Campbell Soup has begun the process of selling off a number of its brands, including its Arnott’s cookie and crackers business, as it looks to pay down the debt left in the wake of its acquisition of Snyder’s Lance earlier this year, people familiar with the matter tell CNBC.
The soup company had previously said it planned to sell its international and fresh food food businesses after a three-month review it announced after a string of poor quarterly results. It said focusing on its signature packaged food would help regain its financial footing. The decision came despite pressure from activist fund Third Point, which initially said the only justifiable outcome of the review was a sale to a strategic buyer. Third Point has since said it would also accept other moves for Campbell, including a breakup.
Campbell has sent out materials to tease the sale of its Australian Arnott’s biscuits business and Kelsen baked snacks that could fetch $2.5 billion to $3 billion from buyers. The biscuit and cracker maker is the largest in Australia and has therefore caught the eye of a number food companies that are eyeing global expansion as challenged U.S. grocers continue to exert their pressure.
Snacks have become increasingly important for food companies to buy as more and more people eat on-the-go and sales of grocery staples, like cereal, have slowed. In the U.S., though, there are few brands available to buy to move the needle for companies that generate billions in annual sales.
Arnott’s gives buyers a chance to buy a large business in an established market. Still, with Australia relatively isolated, it would also likely require a buyer with an existing global footprint and may also limit their ability to expand the brand further into other international markets like China, say people familiar with the industry.
Campbell expects to sign non-disclosure agreements for its international snack business in the next weeks, and will then begin to send out confidential materials, the people said. That will launch a formal sale process. While such processes take weeks, it remains possible a keenly interested party could expedite it by lobbing in a particularly high bid, some of the people said.
One likely consideration in the sale process is potential anti-trust issues due to Arnott’s hold on the Australian cookie market. Campbell is under pressure from activist investor Dan Loeb and his hedge fund Third Point, which have chastised it for poor performance, making it unlikely it will want to take on much risk that antitrust authorities could oppose a deal.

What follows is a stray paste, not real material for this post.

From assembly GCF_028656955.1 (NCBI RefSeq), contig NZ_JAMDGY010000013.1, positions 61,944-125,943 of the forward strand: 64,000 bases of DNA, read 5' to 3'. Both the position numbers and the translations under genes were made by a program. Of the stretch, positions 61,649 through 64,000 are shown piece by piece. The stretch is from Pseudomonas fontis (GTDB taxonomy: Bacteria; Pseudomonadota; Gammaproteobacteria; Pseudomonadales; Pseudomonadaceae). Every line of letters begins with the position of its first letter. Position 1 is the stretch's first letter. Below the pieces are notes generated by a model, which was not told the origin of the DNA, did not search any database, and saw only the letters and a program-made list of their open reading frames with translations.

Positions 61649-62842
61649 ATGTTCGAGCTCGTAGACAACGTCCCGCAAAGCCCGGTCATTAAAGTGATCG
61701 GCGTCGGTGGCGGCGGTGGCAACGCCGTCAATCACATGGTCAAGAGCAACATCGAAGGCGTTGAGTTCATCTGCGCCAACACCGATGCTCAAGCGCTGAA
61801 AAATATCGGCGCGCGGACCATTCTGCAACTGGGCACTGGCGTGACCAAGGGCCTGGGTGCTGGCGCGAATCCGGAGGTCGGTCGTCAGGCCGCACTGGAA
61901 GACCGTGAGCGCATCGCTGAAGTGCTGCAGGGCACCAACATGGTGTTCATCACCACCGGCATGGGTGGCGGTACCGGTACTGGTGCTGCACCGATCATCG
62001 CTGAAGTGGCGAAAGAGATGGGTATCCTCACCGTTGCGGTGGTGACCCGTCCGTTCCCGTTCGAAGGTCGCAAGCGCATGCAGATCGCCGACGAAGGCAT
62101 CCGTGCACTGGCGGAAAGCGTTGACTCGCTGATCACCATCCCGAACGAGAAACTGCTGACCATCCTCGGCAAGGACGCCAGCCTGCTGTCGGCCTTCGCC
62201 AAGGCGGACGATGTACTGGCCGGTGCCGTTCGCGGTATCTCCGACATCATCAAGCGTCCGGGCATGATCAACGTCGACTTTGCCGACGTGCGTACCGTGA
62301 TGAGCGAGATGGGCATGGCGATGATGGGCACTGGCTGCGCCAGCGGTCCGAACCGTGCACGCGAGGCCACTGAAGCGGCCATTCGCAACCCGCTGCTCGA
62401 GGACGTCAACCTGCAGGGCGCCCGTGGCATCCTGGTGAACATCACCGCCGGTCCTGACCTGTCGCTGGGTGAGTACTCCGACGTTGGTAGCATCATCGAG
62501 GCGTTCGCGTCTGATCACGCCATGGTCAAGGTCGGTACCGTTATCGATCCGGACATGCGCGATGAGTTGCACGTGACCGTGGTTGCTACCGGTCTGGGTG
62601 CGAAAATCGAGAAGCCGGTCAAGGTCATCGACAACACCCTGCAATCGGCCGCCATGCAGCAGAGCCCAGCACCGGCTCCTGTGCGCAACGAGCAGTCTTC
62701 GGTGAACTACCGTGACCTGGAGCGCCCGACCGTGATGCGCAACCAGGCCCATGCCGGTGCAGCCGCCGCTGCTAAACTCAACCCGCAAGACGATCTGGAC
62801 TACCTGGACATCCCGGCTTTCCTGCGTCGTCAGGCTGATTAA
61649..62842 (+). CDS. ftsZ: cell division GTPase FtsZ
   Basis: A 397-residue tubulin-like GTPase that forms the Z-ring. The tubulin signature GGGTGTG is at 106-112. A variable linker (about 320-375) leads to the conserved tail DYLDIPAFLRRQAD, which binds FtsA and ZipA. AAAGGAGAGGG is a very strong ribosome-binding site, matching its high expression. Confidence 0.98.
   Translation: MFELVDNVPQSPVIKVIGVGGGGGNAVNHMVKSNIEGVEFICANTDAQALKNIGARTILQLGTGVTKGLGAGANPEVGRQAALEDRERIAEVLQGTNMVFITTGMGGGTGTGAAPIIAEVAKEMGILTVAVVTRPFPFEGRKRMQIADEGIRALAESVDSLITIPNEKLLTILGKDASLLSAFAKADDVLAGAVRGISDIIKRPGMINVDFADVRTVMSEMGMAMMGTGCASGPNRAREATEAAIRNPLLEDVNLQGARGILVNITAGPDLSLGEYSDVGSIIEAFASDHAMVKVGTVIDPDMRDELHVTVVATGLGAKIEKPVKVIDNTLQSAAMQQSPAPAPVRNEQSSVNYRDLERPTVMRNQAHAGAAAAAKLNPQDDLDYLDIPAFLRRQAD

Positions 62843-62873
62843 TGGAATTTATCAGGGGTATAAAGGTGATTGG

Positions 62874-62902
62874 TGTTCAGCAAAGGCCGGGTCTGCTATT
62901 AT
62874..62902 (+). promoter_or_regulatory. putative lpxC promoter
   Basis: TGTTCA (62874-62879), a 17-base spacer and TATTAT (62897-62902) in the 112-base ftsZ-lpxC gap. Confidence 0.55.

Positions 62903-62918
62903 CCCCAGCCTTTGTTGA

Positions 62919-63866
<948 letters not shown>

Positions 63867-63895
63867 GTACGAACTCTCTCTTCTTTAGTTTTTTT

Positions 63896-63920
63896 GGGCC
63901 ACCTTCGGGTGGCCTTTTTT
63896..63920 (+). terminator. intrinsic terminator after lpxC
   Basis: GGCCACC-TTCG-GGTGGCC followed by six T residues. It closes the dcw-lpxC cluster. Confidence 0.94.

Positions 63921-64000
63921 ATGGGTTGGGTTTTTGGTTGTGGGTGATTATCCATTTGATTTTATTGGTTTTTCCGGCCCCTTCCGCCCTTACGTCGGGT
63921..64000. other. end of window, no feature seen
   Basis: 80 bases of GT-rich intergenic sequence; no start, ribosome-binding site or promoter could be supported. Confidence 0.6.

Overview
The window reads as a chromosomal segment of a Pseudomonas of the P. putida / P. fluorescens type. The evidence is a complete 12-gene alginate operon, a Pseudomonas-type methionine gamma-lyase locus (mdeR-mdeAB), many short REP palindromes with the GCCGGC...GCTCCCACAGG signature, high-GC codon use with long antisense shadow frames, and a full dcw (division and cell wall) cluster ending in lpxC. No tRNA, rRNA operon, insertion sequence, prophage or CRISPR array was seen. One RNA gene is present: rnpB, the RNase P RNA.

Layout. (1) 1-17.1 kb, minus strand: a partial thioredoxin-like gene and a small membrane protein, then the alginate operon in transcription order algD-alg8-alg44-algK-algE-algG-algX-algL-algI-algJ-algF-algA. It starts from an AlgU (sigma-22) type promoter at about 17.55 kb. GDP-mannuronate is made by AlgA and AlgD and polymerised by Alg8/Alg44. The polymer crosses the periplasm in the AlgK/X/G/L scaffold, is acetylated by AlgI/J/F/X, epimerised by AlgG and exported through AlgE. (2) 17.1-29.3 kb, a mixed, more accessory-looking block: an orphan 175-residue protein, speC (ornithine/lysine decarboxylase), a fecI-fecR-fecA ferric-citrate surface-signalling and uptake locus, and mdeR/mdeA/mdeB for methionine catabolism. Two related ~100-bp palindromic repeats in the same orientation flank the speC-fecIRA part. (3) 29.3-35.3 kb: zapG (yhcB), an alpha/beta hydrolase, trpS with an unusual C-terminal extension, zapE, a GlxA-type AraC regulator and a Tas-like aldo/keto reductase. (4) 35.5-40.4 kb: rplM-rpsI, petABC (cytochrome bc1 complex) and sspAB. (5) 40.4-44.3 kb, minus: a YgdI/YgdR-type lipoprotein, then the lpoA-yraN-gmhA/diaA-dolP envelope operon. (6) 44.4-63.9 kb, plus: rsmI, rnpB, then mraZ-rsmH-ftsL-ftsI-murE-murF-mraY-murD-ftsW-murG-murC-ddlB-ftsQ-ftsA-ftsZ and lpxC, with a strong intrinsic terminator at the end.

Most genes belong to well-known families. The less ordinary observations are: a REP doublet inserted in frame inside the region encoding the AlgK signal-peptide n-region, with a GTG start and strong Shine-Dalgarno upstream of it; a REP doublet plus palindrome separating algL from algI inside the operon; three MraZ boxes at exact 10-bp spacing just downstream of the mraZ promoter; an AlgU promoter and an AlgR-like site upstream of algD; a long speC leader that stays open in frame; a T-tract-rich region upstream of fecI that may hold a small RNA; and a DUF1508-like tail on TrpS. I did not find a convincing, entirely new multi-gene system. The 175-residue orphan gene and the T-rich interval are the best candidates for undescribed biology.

Meantime, Campbell has also started to sell its Garden Fresh business, which it bought for $231 million in 2015, some of the people said. The soup company previously said it is selling fresh food brands including carrot and smoothie company Bolthouse Farms, which it bought for $1.55 billion for 2012. It is looking at selling the two separately to see if it can expedite that process, the people said.
The people requested anonymity because the information is confidential.
Thomas Hushen, a spokesperson for Campbell, said the company does not comment on rumors or speculation. Hushen said Campbell expects its global snacking business “will be attractive to many different types of buyers because of its strong brands and position in the market.”
Hushen added that the company is “focused on completing this transaction in a timely and disciplined manner that maximizes value.”
Mondelez, Ferrero and Kraft Heinz all declined to comment.
The sales come as Campbell looks to unwind efforts to broadly diversify beyond its iconic soup business and pay down the debt left behind from its $6.2 billion purchase of pretzel and chip company Snyder’s-Lance. The deal more than tripled Campbell’s debt burden.
The soup company is also under pressure from Third Point which, until Friday, had been trying to remove all of Campbell’s 12 directors. It is now only looking to replace five, implying it has been facing investor push-back. Late last month, Campbell delivered a significant blow to Third Point’s campaign with heirs to the founder that hold roughly 41 percent of the company’s shares supporting the soup company over Third Point.